Virtually all the plants survived the drought conditions over last Spring and part of Summer due to regular watering every two to three weeks. Luckily the community centre has a bore or this would not have been possible.

Since then, the Community Association submitted a proposal to the Tweed Shire Council to rename the oval adjacent to Claire’s planting, which was the site last year of National Tree Day, in her honour. This was approved and the name will be “Claire Masters Recreation Reserve".
We were planning a gathering for the anniversary of the planting in June with the installation of a seat in the planting area and an unveiling of a sign naming the recreation reserve; however COVID 19 restrictions might prevent that. 
We will keep you informed.
Judy White 
for the Chillingham Community Association
Australian Livestock Price Forecast Webinar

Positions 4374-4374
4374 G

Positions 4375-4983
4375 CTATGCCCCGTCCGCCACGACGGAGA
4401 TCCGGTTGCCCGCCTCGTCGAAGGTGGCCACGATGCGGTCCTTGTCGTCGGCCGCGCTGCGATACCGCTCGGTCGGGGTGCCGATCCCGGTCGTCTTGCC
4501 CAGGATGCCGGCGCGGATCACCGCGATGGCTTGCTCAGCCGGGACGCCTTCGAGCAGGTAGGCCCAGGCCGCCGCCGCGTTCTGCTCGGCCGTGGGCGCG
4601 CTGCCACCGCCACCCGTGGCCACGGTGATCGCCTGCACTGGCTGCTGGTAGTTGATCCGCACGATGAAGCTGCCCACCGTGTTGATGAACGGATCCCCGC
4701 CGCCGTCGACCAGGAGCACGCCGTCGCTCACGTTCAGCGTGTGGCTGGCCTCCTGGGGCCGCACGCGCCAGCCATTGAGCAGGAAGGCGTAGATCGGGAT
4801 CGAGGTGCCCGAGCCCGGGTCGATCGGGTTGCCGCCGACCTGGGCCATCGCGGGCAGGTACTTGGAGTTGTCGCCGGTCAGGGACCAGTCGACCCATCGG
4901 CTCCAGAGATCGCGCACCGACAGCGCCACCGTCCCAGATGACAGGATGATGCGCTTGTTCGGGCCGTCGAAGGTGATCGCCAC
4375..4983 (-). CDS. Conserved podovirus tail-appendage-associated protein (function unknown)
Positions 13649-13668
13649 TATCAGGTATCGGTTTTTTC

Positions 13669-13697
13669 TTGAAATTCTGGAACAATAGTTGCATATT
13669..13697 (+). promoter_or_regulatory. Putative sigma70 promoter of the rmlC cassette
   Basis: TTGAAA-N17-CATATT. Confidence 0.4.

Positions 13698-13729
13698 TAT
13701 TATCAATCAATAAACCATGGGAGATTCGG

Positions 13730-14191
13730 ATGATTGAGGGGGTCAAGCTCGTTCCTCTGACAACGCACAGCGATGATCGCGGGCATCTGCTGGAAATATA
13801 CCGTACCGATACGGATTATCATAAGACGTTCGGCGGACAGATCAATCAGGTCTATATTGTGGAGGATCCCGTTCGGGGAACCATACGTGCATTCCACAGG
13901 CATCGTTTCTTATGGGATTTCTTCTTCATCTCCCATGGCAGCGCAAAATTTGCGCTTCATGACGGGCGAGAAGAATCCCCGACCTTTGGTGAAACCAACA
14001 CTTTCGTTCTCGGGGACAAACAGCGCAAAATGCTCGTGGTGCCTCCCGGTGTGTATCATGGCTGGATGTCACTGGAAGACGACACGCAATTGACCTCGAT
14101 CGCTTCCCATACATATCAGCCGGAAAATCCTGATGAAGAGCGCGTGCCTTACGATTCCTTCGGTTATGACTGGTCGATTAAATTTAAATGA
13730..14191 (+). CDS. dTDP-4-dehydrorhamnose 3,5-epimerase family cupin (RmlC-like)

If you are a livestock producer you may like to register for this webinar. Simon Quilty is a force to be reckoned with and we don't get him here on the North Coast very often (even if he's only here virtually!), so don't miss this opportunity if you're a North Coast livestock producer.

                                                                                                                        Simon Quilty Photo: The Australian

The North Coast and Northern Tablelands Local Land Services invite livestock producers to a FREE two-part webinar series with internationally recognised market analyst Simon Quilty. Simon will discuss a range of factors at play globally and outline how these will impact future Australian livestock prices and will include a forecast for the next three years. This information will be valuable to help you make decisions as you look to rebuild your business after unprecedented drought and fire events.